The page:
Saturday, February 9, 2019

US envoy back after talks in Pyongyang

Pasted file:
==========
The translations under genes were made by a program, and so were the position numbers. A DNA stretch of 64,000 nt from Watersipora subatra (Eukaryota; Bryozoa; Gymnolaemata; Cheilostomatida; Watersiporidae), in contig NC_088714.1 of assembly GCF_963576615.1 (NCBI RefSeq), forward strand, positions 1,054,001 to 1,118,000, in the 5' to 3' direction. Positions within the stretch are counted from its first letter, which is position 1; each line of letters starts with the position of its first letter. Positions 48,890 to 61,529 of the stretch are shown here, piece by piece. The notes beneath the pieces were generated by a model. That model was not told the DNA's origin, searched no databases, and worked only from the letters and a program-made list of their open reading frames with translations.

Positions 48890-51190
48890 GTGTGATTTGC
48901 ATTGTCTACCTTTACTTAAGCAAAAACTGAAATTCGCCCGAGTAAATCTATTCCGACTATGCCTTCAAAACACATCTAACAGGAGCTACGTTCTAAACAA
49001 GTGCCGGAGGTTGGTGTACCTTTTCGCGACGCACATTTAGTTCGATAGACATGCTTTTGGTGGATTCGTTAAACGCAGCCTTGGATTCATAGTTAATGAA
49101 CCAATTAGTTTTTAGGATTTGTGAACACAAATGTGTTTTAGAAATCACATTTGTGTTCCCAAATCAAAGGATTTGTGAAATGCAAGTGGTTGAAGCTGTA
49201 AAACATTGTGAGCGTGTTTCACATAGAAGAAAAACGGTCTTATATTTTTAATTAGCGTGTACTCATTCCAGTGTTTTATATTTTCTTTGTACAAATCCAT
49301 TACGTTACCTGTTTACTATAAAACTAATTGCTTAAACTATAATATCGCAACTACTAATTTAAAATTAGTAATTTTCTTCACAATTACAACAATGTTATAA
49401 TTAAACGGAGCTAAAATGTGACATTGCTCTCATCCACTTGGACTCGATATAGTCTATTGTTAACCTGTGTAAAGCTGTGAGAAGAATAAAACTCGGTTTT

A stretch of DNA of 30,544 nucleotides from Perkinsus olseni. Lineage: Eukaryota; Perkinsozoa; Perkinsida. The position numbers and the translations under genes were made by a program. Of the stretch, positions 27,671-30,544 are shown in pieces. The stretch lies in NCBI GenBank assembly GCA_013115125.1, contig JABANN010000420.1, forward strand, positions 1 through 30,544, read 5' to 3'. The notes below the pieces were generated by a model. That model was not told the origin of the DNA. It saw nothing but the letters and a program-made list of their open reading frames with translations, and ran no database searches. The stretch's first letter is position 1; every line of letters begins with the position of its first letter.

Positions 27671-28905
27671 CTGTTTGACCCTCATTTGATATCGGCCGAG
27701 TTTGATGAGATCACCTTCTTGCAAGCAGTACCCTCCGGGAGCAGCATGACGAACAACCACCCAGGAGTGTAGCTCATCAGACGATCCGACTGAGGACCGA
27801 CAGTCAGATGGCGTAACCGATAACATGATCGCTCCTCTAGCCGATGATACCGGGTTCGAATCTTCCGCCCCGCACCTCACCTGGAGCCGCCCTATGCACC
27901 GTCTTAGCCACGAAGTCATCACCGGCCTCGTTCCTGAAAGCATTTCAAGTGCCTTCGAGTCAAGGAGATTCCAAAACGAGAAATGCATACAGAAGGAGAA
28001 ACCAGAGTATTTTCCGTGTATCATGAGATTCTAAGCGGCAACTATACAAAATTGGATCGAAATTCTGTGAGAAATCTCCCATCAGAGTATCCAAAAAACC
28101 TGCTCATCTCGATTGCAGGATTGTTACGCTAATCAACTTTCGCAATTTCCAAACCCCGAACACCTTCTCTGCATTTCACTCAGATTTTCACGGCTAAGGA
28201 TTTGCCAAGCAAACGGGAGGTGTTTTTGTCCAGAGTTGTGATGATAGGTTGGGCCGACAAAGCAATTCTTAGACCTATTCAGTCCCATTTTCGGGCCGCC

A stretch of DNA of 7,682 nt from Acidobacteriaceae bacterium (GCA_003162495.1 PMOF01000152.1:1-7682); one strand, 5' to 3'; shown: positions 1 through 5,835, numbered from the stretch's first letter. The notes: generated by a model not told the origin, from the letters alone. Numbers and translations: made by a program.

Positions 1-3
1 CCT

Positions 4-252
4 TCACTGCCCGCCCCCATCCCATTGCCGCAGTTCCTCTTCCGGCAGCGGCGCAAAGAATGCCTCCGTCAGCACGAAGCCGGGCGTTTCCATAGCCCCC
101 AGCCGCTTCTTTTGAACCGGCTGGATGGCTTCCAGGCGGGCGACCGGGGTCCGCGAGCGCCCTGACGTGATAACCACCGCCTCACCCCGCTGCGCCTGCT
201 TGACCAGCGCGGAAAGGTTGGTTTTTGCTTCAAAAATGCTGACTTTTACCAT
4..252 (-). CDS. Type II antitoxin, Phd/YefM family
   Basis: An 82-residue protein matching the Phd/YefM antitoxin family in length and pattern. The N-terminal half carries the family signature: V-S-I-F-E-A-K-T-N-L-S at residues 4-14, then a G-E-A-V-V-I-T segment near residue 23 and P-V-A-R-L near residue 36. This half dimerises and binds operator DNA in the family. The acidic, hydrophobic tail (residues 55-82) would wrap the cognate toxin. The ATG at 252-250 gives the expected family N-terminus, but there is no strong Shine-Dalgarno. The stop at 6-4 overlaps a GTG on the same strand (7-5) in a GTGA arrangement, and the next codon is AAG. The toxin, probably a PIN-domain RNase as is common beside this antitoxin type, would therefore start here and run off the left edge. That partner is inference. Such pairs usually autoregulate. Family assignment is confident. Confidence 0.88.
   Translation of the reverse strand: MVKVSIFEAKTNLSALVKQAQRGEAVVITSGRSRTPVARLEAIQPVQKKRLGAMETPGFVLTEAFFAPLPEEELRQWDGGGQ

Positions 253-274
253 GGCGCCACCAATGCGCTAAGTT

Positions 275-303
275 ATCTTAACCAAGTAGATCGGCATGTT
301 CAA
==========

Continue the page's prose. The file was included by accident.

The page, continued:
The special US envoy for North Korea returned to Seoul on Friday after talks with North Korean officials in Pyongyang to set up the agenda for the second summit between President Donald Trump and Kim Jong Un. Stephen Biegun's three-day trip was expected to have explored a wide range of denuclearisation issues in preparation for the much-anticipated summit in Vietnam on February 27 and 28. Biegun landed at Osan US Air Base Friday evening, foreign ministry spokesman Noh Kyu-duk told AFP. It is not yet known whether Biegun met with Kim, with North Korean media silent on his visit. He is expected to share details of his Pyongyang meetings with his South Korean counterpart Lee Do-hoon and Foreign Minister Kang Kyung-wha on Saturday. Attention will be on whether the US team have offered to lift some economic sanctions in return for Pyongyang taking concrete steps towards denuclearisation. Discussions on declaring a formal end to the 1950-53 Korean War could also have been on the table, with Biegun last week saying Trump was "ready to end this war". The three-year conflict ended in an armistice, not a peace treaty, leaving the two Koreas still technically at war, with the US keeping 28,500 troops in the South. The US envoy was also likely to have discussed protocol and security matters for the upcoming Trump-Kim summit with his North Korean counterpart Kim Hyok Chol. Ahead of his trip, the State Department said Biegun's meetings with Kim Hyok Chol would "advance further progress on the commitments the president and Chairman Kim made in Singapore: complete denuclearisation, transforming US-DPRK relations and building a lasting peace on the Korean Peninsula". At their landmark summit in Singapore last year, the mercurial US and North Korean leaders produced a vaguely-worded document in which Kim pledged to work towards "the denuclearisation of the Korean peninsula." But progress has since stalled with the two sides disagreeing over what that means. Experts say tangible progress on Pyongyang's nuclear weapons will be needed for the second summit if it is to avoid being dismissed as "reality TV".